To save money, pick up a multi-day ticket rather than buying one-way tickets every day. This gives you unlimited rides across the city’s public transport network for a set amount of time.
- 1 Day Ticket: $10.50 (Zones AB) / $11.70 (Zones ABC)
- 7-Day Ticket: $41.30 (Zones AB) / $49.80 (Zones ABC)
Another option is the Berlin Welcome Card. It’s intended for travellers and can be purchased at various train stations around the capital (or online). You get unlimited travel, but you also save up on a bunch of Berlin attractions. Prices start at around $28 for a 48-hour pass.
If you’re a student, this may not be of good value for you; students get discounted prices on several attractions/museums around the city. Just make sure you have a valid student card.
Bus & Tram Travel in Berlin
Buses may not be the fastest way to get around, but they can be very convenient. And scenic! Some routes pass by many of Berlin’s top attractions and can double as a scenic tour.
Two of the most popular for sightseeing include Bus 100 and Bus 200. They take in sites such as the Brandenburg Gate, Berlin Cathedral, and Potsdamer Platz.
Berlin also has a tram network. And the oldest of its kind! Dating back to 1865, it’s still as useful today as it was back then. Trams are easy to hop on and off and are a simple way to get from A to B. And they’ve their own lane, which means they have less chance of getting caught up in traffic.
Buses and trams marked with an “M” (“Metro”) run more frequently than others (every 10 minutes or so). There are also express buses, which are marked with an “X” — they stop fewer times, so tend to be much quicker than other regular buses.
If you’re in a group, another way to save on the cost of your trip to Berlin when you’re getting around is to get yourself a group ticket. This is for groups of five only but costs $24.20 for Zone AB.
Both buses and trams are priced under the same zone system as Berlin’s train network. Refer to the previous section for prices.
Renting a Bicycle in Berlin
Getting around on a bike is not only a key component of being a Berliner, it’s also a great way to save on your trip. The German capital has one of the highest rates of bicycle commuting in the world, with an average of 710 bicycles owned per 1,000 Berliners. More than 500,000 people use bikes every day here, and they make up for over 13% of all traffic.
There are plenty of bike paths and dedicated cycle lanes — in fact, there are 620 kilometres of them. They’re called Fahrradstrassen (you can also call them “bicycle boulevards”) and bikes have priority on these; motor vehicles are limited to speeds of 30 km/h.
There are a whole host of different ways to rent bicycles in Berlin.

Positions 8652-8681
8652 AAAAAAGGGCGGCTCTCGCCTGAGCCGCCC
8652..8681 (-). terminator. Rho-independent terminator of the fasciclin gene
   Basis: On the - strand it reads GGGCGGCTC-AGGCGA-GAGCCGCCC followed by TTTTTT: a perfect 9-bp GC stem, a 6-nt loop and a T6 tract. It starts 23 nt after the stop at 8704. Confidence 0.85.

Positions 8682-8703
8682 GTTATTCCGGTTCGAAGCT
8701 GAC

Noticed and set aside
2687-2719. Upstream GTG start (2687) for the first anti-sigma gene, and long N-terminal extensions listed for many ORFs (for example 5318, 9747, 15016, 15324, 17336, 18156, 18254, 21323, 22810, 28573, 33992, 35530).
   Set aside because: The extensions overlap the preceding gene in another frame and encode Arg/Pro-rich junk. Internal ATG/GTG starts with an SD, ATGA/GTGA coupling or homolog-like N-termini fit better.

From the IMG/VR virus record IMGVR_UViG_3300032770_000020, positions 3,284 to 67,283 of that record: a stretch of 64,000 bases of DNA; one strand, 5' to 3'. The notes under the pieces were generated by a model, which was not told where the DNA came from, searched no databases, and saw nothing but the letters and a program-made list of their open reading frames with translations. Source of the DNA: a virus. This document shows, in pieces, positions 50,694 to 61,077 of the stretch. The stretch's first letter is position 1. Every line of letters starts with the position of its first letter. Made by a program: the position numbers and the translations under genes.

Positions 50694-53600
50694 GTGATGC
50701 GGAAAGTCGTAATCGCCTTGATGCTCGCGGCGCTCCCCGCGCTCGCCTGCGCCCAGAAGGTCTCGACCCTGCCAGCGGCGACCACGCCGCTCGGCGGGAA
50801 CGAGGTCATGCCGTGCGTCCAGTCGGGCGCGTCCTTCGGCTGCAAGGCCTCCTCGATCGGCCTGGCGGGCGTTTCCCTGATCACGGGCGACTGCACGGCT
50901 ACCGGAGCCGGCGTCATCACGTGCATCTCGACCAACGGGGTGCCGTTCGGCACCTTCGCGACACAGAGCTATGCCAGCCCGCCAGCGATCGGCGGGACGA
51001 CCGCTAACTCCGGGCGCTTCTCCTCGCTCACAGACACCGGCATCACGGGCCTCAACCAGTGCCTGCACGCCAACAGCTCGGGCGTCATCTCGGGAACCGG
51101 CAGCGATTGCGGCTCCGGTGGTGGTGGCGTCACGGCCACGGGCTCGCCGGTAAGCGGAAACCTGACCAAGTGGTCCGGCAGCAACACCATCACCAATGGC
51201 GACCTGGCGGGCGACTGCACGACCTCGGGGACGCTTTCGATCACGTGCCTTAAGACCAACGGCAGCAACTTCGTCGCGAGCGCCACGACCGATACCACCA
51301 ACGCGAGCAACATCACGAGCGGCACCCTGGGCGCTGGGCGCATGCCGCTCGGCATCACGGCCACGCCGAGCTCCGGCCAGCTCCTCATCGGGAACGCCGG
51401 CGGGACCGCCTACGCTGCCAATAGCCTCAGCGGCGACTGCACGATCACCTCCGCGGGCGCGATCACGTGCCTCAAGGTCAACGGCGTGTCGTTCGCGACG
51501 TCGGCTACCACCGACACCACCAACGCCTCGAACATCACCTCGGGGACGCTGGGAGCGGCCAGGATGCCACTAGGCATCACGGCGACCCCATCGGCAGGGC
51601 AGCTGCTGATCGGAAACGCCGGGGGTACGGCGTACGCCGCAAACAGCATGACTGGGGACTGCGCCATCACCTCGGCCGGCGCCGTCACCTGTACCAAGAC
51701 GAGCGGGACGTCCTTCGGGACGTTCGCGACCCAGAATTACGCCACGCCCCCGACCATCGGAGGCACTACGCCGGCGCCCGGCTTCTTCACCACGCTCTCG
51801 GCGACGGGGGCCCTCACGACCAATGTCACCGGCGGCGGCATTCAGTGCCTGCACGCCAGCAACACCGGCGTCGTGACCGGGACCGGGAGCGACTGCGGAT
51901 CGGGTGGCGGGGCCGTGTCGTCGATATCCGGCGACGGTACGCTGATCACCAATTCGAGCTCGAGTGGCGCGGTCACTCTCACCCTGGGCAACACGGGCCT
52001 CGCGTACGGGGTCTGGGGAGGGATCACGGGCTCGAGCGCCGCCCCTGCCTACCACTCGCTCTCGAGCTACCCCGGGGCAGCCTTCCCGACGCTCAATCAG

First up, there’s Nextbike. Much like any bike-sharing system, you’ll find these bikes at numerous docking stations across the city. You can rent them hourly (with a fixed charge every 30 minutes), but also weekly, monthly, and even yearly. Download the app and hit up one of the stations to get started.
There’s also the somewhat weirdly named Donkey Republic. This popular service can be rented via its app and picked up at various docking stations. It costs $1.82 USD per hour to use, $14.56 for the day, or $60.66 per month.
Another popular way to get around is to use an electric scooter. There are various sharing schemes to use, including Lime and Bird.
The power of two wheels is all the rage in Berlin, so why not join in? The whole city is littered with bike and scooter sharing services.
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ESTIMATED EXPENSE: $20-$35 USD per day
If you’re wondering if the food in Berlin is expensive, we’re here to break the good news to you — eating out in Berlin won’t break the bank! Like most big, global cities, you have a whole host of different dining options.
You can pick up currywurst, indulge in a burger, a delicious kebab, or even a bargain slice of pizza. Or maybe you could dive into the deliciousness that is Berlin’s bakeries.
Obviously, eating out the whole time — no matter where you eat — will increase the cost of any trip to Berlin. That’s why it’s a good idea to scale back your gastronomic dreams if you’re travelling on a tight budget.
And if you really want to save up, but still experience some quintessential Berlin grub, then it’s best to hone in on the classics, like pretzels, kartoffelpuffer (potato pancakes), and currywurst.
Make your budget work in Berlin, note down these tried and tested tips:
- Eat street food – Pretzels, kartoffelpuffer, and currywurst are common dishes you find on the streets. They’re filling and tasty for that matter too. Expect to pay around $3-$6 for one of these.
- Stick to local food joints – The number one thing to remember when you’re in Berlin is that anything around tourist sights or attractions is bound to be expensive. Rather than eating right after you’ve seen the Brandenburg gate, leave the area and opt for someplace more local.